B. Kimich
of Bath

The 1841 census shows that a Bernhard Kinich and Mather Flaig were living in a house in Margarets Place, Lansdown, Walcot, Bath. Both were listed as Clock Makers from "Foreign Parts", their ages being both given as 25. Kimich. Flaig & Co were still operating at the time of the advert. Some clocks exist simply saying "B. Kimich &  Co, Bath" and by 1848 Flaig & Alexander were operating from 23 Somerset Buildings, Walcot, Bath while between 1852 and 1858 Bernard Kimich was at Newport, Monmouth, and I have not followed him up further.

by Josh Kimich of Dunstable

Despite using the name Kimich, Flaig and Co in 1846, the Kimich/Flaig situation in Bedfordshire at the time was more complicated. Hayer Flaig (clockmaker born circa 1806, foreign parts) was in Gas House Row, Houghton Regis in 1841, but I have found no later reference to him. Alex Flaig (widower born circa 1777 in Württemberg) turns up at Lovell End, Leighon Buzzard, Beds, in the 1851 census as a watchmaker and jeweller with his partner Frederic Spahn (born circa 1823 in Baden, Germany). No more is known of Alex, but Frederic continues as a watchmaker and jeweller in Bedfordshire (Leighton Buzzard and Ampthill) until 1887 when he sold up and became the publican at the Falcon Inn, Leighton Buzzard. He died in 1906.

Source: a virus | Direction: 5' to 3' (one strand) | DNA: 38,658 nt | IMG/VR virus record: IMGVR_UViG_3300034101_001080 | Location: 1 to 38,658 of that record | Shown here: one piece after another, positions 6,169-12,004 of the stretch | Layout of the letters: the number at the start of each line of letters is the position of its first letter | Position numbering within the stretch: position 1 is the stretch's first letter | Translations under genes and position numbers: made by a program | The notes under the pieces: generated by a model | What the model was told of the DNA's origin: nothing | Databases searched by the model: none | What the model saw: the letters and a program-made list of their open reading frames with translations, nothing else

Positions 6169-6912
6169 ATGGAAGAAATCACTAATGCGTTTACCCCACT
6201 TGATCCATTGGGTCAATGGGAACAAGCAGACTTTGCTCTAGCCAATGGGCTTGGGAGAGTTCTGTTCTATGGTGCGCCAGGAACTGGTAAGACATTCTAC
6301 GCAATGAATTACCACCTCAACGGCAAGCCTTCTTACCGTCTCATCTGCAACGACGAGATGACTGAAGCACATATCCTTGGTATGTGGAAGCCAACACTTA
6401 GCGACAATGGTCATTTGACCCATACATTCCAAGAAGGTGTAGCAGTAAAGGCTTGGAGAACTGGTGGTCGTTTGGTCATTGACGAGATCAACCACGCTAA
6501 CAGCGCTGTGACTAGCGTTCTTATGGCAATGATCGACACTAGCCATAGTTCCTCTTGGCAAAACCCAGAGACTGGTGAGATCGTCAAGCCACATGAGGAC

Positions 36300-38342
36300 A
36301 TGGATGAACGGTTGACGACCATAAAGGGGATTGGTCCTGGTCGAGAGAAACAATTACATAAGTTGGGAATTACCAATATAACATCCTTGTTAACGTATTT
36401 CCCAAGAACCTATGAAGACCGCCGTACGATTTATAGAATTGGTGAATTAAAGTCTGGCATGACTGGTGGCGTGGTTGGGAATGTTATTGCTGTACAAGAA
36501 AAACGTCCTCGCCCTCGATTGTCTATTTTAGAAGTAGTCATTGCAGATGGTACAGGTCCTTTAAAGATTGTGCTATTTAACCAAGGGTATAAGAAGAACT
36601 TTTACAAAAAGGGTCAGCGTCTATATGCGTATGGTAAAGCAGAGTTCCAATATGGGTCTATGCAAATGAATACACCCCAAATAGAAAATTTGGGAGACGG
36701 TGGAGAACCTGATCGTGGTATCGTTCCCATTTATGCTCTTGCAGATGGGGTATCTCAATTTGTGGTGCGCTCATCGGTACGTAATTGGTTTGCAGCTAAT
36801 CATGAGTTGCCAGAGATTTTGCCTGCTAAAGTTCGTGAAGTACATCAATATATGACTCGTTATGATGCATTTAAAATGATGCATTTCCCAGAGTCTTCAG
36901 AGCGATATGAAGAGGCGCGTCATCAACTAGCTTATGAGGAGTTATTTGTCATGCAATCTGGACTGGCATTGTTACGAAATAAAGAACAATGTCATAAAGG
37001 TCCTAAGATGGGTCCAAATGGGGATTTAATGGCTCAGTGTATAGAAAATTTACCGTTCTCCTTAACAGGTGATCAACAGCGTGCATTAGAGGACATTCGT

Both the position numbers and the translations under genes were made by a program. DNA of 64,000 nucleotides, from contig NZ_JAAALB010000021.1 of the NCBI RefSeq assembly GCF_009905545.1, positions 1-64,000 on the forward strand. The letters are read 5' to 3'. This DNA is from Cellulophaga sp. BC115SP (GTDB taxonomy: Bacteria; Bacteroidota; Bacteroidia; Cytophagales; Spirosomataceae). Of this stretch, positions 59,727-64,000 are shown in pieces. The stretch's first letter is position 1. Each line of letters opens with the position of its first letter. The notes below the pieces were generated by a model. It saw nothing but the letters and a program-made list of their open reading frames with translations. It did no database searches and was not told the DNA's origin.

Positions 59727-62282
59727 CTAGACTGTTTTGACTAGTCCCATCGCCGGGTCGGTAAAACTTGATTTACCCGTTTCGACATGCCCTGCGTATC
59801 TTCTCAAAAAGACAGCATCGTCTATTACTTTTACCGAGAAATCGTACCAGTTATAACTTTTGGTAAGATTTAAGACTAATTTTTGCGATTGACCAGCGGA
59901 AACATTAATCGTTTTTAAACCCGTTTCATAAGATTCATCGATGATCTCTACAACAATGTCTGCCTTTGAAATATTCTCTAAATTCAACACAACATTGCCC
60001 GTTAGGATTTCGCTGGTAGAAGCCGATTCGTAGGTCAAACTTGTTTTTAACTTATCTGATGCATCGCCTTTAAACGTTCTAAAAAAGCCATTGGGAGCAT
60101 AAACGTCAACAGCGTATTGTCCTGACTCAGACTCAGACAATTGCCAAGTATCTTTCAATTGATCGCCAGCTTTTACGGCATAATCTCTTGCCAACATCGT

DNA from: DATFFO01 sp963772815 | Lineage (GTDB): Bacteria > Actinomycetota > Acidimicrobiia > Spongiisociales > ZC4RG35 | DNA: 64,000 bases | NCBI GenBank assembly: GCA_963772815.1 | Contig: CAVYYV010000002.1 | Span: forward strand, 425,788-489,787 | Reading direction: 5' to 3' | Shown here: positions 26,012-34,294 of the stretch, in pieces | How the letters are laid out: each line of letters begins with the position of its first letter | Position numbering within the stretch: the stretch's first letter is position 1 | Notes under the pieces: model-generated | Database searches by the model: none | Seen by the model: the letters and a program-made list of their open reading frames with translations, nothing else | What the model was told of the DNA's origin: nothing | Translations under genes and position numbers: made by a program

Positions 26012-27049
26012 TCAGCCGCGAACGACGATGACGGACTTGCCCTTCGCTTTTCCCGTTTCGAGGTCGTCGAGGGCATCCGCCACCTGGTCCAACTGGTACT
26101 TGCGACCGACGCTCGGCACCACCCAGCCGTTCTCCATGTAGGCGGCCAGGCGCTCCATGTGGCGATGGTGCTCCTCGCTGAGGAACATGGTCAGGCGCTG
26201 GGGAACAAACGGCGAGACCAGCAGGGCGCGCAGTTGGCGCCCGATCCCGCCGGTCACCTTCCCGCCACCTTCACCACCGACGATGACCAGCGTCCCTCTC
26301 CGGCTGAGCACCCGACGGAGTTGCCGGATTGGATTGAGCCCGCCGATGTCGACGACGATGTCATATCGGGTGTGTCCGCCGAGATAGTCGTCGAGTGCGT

There are three people in Bedfordshire with the surname Kimich from Germany during the same period.

Magnus Kimich was born in Germany in about 1825. He was described as a clock maker in 1851, and was living in Stuart Street, Luton. He married Mary Durrant in Luton later the same year  and in 1861 was living with her in Hastings Street. Luton. He was now described as a straw bonnet maker and there was no evidence of any children. He died in Luton in 1865 and in 1867 his widow married Abaziah Goodman.

Joseph Kimich was born in Württemberg in about 1819 and was recorded as living in West Street Dunstable in 1841. He is listed in Post Offices Directories as a Watch & Clock Maker in the High Street, Dunstable. He died in Castle Street, Luton, on 31 October, 1858.